Jeremy's Weblog

I recently graduated from Harvard Law School. This is my weblog. It tries to be funny. E-mail me if you like it. For an index of what's lurking in the archives, sorted by category, click here.

Monday, June 13, 2005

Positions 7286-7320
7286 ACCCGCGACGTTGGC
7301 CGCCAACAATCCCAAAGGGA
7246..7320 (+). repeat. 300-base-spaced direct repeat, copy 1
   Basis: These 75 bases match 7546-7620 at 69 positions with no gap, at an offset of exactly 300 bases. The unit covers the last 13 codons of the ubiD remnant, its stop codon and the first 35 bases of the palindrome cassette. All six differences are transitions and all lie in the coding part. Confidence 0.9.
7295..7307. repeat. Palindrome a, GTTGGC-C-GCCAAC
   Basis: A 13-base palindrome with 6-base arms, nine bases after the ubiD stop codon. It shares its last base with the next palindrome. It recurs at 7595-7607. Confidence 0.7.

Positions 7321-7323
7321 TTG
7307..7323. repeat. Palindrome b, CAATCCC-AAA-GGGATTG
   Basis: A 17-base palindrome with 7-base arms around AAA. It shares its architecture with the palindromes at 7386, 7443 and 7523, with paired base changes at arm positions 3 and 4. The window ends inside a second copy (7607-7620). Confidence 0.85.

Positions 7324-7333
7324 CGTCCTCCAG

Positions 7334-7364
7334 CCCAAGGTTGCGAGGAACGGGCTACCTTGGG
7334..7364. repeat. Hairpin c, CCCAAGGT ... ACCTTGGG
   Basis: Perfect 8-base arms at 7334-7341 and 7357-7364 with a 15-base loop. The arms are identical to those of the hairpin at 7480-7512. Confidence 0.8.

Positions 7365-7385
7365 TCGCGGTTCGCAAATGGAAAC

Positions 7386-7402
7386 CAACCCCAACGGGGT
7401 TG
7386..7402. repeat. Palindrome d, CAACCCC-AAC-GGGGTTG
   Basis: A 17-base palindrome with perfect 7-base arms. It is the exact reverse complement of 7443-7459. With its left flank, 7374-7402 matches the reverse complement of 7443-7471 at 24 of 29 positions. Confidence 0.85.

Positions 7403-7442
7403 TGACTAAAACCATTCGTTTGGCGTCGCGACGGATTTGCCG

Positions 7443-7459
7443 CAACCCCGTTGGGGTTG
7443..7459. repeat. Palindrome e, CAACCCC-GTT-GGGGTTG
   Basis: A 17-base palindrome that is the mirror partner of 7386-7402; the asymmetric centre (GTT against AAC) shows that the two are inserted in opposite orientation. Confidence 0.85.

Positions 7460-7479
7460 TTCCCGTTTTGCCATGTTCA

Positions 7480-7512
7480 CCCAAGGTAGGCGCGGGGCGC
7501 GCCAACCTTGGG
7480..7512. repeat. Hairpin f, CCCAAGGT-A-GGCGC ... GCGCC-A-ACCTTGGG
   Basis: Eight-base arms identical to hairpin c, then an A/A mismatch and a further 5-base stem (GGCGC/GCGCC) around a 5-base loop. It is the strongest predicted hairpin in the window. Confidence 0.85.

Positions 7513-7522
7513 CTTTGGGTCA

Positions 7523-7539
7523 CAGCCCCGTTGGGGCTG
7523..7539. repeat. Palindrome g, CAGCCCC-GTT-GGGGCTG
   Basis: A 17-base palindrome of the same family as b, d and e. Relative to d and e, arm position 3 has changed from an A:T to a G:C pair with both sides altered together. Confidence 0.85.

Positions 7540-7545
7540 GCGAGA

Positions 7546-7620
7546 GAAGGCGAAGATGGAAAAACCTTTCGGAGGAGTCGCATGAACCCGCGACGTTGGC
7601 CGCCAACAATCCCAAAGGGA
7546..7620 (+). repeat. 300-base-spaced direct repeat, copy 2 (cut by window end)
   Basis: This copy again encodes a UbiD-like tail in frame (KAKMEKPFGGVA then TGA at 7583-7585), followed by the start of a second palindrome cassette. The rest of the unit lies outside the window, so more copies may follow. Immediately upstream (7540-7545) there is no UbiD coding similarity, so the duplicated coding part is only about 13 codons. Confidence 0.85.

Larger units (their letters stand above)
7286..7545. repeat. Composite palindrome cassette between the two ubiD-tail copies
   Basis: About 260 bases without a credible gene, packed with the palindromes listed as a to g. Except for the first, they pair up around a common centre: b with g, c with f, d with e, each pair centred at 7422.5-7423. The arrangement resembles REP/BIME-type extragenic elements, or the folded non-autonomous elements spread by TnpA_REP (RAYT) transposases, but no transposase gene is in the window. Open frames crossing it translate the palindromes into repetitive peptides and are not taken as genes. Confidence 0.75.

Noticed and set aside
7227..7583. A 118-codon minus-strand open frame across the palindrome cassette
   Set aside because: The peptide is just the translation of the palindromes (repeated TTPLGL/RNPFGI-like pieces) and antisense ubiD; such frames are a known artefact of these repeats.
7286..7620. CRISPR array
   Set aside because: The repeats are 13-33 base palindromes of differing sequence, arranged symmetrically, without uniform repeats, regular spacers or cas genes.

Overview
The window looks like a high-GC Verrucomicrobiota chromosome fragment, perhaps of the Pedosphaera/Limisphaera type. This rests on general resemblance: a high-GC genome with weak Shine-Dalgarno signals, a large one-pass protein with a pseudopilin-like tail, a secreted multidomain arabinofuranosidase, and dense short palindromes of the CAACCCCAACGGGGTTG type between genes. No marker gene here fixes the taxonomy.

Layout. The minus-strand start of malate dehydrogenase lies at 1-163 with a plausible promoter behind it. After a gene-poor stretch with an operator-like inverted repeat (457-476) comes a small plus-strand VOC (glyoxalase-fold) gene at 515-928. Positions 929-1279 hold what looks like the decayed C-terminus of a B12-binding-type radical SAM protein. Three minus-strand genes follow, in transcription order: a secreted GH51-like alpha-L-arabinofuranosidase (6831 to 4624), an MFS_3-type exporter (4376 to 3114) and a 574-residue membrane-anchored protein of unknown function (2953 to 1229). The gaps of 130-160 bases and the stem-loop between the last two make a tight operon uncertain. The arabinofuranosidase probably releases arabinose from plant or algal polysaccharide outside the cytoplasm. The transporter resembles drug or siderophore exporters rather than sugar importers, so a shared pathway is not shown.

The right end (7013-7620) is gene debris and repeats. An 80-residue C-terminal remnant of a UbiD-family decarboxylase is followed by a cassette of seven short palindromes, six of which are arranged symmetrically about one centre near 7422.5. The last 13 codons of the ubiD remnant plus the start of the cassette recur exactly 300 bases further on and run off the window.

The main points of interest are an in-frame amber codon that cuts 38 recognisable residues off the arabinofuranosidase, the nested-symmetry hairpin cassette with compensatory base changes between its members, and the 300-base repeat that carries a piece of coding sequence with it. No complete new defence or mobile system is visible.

I just read Freakonomics, the new book written by Chicago economist Steven Levitt and Stephen Dubner, the writer who wrote a New York Times Magazine profile of Levitt last year. The book is an outgrowth of the article and summarizes some of Levitt's research. The research is interesting -- on why the crime rate dropped in the 1990s, on whether baby names matter for outcomes later in life, about real estate agents, sumo wrestling, the KKK, and selling bagels in office buildings. It's a very quick read, well-written, and has a couple of things to make you think. But having read the New York Times Magazine piece, I'm not sure this added much that was new. Everything sounded familiar, even though I was reading the book for the first time. Each chapter of the book leads off with a quote from the New York Times Magazine piece, and that's really how the book functions -- it's the expanded version of the piece, basically. Which makes it good (the NYT piece was good, after all), but not groundbreaking. But Levitt seems like an awfully smart guy, tackling really interesting questions.